Future Dental Journal




Objective: Evaluation of anchorage loss following anterior segment retraction (ASR) using friction versus frictionless mechanics when mini-screws are directly and indirectly loaded using Cone beam computed tomography (CBCT). Material and methods: Thirty females with bimaxillary protrusion were randomly allocated into two groups, friction and frictionless. In friction group, a hook was crimped on 0.017- by 0.025-inch stainless steel wire distal to the lateral incisor and elastomeric chain rendering 160 g/side extending between the hook and mini-screw implant to complete the ASR. In the frictionless group, canines were ligated to the mini-screws for indirect anchorage then ASR was done using closing T-loops fabricated from 0.017- by 0.025-inch titanium molybdenum alloy (TMA) wire rendering comparable retraction force. Analysis of first molar anchorage loss in terms of bodily and angular movement were assessed using cone beam computed tomographic (CBCT) images. Results: The use of mini-screws prevented significant anchorage loss in both groups and ASR was accomplished successfully. Anchorage loss in the form of angular tipping was of no statistical significance between friction and frictionless group. Conclusion: No advantage of either mechanics over the other regarding anchorage loading on the first permanent molars. Mini-screws are efficient devices to control the anchorage. Both direct and indirect mini-screw anchorage prevented first permanent molar mesial tipping and can be use alternatively.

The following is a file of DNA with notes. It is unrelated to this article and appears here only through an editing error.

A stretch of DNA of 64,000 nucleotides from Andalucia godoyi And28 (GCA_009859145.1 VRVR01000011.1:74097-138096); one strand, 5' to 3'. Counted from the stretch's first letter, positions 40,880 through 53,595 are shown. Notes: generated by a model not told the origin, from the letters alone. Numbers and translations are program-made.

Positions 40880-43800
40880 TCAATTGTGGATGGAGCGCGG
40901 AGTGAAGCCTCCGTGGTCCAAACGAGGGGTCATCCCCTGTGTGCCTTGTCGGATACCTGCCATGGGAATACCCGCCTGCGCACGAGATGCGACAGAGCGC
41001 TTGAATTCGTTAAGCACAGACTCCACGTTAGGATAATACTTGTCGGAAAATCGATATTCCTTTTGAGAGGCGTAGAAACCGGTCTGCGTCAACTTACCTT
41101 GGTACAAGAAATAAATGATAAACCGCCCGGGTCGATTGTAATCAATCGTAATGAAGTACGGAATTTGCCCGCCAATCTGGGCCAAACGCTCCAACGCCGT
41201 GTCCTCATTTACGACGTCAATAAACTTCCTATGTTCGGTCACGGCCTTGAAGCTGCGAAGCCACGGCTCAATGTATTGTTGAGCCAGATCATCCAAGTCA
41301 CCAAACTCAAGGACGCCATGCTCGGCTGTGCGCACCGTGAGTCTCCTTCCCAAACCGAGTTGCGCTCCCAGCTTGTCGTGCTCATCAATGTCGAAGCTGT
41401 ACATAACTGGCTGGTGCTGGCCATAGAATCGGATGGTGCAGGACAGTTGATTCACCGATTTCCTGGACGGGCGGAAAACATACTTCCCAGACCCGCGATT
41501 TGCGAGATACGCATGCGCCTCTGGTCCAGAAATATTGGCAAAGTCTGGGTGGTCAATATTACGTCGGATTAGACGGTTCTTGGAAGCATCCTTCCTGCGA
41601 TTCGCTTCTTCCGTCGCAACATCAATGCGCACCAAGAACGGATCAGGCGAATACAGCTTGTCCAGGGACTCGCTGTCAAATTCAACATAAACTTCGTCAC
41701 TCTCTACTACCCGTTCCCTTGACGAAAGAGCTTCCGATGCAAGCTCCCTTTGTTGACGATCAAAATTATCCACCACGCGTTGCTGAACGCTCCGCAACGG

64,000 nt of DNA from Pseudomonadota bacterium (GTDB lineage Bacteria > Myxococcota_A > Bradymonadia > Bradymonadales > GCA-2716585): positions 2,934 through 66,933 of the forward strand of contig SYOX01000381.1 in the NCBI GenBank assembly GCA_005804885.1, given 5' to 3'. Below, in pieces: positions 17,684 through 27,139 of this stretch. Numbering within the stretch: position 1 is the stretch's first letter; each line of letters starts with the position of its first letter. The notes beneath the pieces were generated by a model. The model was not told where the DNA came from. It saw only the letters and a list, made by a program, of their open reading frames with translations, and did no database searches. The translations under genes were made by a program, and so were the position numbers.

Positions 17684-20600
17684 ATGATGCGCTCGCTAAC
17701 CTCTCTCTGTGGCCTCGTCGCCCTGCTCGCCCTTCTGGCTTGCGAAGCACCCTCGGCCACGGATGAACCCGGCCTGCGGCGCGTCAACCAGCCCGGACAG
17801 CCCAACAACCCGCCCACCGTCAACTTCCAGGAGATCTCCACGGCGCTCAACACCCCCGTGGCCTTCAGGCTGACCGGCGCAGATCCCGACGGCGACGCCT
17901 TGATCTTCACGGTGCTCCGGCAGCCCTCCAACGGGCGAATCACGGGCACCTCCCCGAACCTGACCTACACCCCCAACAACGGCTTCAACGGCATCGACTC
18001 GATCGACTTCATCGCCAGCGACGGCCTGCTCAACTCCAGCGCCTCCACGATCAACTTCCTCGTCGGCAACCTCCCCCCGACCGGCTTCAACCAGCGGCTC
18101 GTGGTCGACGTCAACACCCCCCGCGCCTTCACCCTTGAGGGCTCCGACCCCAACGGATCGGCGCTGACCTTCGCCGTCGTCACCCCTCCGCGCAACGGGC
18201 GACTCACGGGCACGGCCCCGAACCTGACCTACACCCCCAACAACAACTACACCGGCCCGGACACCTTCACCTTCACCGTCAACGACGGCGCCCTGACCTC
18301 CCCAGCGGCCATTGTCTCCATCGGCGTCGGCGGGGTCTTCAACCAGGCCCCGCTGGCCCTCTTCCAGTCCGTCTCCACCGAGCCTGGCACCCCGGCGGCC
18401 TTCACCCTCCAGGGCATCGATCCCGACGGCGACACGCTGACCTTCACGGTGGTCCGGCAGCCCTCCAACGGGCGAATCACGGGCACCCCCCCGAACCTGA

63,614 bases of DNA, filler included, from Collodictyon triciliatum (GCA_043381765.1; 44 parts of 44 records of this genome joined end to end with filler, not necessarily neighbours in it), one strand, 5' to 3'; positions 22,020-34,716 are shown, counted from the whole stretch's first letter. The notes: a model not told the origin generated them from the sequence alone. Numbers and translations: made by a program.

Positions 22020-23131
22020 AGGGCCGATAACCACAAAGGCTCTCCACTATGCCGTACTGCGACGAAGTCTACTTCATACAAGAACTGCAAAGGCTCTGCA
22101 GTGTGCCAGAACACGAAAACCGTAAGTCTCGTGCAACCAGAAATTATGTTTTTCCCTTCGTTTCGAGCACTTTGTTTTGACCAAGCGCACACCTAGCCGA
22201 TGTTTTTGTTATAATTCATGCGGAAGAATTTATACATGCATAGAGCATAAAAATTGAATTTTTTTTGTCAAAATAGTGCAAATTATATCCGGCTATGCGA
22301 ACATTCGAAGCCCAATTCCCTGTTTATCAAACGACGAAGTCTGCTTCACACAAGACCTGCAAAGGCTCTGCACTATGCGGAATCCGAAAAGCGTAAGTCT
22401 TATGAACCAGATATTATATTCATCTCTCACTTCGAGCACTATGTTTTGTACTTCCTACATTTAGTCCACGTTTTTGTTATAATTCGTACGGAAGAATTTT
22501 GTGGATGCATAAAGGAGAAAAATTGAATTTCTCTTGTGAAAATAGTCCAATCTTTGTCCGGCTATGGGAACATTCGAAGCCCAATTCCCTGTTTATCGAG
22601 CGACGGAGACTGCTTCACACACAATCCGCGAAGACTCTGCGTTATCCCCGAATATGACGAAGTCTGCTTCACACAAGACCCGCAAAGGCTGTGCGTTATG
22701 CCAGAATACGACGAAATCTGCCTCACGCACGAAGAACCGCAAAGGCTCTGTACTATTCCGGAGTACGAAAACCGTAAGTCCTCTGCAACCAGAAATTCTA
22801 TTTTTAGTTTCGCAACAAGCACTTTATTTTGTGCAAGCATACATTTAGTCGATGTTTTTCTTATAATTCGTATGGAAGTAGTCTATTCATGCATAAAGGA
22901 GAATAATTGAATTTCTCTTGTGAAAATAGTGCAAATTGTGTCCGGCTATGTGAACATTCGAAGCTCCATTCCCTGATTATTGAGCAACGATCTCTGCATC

Keywords: Anterior segment retraction; friction; frictionless; T-loop; anchorage; CBCT.